The director of the World Health Organization (WHO), Tedros Ghebreyesus has ruled out herd immunity as an adequate response to combat the coronavirus pandemic.
It is called herd immunity when a large proportion of a population becomes immune to a disease either through vaccination or the massive spread of the disease.
And it is that some have argued that, while waiting for a vaccine, the coronavirus should be allowed to expand naturally.
But Ghebreyesus has called this strategy “scientifically and ethically problematic.”
In the world more than 37 million cases of coronavirus have been confirmed since the pandemic began. More than a million people have died.
Meanwhile, hundreds of vaccines are being developed and several clinical trials are in advanced stages, but so far none have received international approval.
“Never in history”
During a press conference on Monday, the WHO director admitted that the long-term effects of the pandemic, as well as the strength and duration of the immune response, remain unknown.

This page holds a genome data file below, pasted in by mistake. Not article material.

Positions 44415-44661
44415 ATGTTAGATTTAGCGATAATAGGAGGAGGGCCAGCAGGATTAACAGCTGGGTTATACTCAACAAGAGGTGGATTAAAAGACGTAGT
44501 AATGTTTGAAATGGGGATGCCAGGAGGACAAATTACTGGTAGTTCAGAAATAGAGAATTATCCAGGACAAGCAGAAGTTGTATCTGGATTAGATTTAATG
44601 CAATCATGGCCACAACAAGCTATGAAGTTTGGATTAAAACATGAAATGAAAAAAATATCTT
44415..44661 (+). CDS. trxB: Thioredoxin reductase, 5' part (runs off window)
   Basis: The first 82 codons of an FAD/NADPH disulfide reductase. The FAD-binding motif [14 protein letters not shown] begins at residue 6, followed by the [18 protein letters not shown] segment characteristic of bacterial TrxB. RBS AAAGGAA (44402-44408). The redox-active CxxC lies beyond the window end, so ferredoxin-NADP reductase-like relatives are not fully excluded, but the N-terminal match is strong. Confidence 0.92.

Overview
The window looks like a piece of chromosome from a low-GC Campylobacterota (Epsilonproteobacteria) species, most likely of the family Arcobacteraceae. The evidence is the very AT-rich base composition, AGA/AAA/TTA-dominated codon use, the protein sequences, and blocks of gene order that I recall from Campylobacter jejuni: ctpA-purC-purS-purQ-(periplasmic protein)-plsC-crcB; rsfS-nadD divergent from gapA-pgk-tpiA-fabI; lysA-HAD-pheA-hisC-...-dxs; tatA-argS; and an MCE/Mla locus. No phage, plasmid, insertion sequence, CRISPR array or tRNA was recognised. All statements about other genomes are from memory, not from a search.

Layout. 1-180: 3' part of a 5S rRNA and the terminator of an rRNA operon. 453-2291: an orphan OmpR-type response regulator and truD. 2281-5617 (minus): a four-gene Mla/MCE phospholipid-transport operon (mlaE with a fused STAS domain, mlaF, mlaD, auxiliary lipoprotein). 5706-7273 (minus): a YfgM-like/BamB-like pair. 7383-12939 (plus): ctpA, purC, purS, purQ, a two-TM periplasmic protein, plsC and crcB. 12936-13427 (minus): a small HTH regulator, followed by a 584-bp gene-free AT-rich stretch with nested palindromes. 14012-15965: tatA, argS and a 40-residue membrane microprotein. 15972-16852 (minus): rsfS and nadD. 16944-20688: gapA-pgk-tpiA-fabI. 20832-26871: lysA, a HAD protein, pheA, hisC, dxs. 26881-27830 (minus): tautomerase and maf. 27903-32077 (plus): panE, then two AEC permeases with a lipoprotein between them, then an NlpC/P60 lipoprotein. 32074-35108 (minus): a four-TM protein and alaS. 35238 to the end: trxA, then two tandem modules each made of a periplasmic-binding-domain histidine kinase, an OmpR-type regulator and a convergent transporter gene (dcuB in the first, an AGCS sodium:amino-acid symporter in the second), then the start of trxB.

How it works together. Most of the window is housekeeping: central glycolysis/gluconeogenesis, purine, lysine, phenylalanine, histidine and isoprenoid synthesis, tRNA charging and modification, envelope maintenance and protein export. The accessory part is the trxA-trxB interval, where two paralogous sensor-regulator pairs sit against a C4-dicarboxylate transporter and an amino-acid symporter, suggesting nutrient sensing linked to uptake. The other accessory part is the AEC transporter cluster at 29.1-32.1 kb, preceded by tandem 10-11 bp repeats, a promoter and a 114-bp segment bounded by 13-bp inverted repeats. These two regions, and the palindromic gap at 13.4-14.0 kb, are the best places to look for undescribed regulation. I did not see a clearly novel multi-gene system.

“Herd immunity is achieved by protecting people from the virus, not exposing them“said Ghebreyesus.
“In the history of public health, herd immunity has never been used as a strategy to combat an outbreak, nor a pandemic.”
The WHO added that seroprevalence studies – those that detect antibodies – suggest that 10% of the population has been exposed to the virus in most countries.
“Letting the coronavirus circulate without more means allowing more infections, suffering and unnecessary deaths,” he concluded.
Remember that you can receive notifications from BBC Mundo. Downloada our app and activate them so you don’t miss our best content.
MORE NEWS -:
Why is it good news that the most aggressive viruses are the least contagious (and what about the coronavirus)
Click to see the full video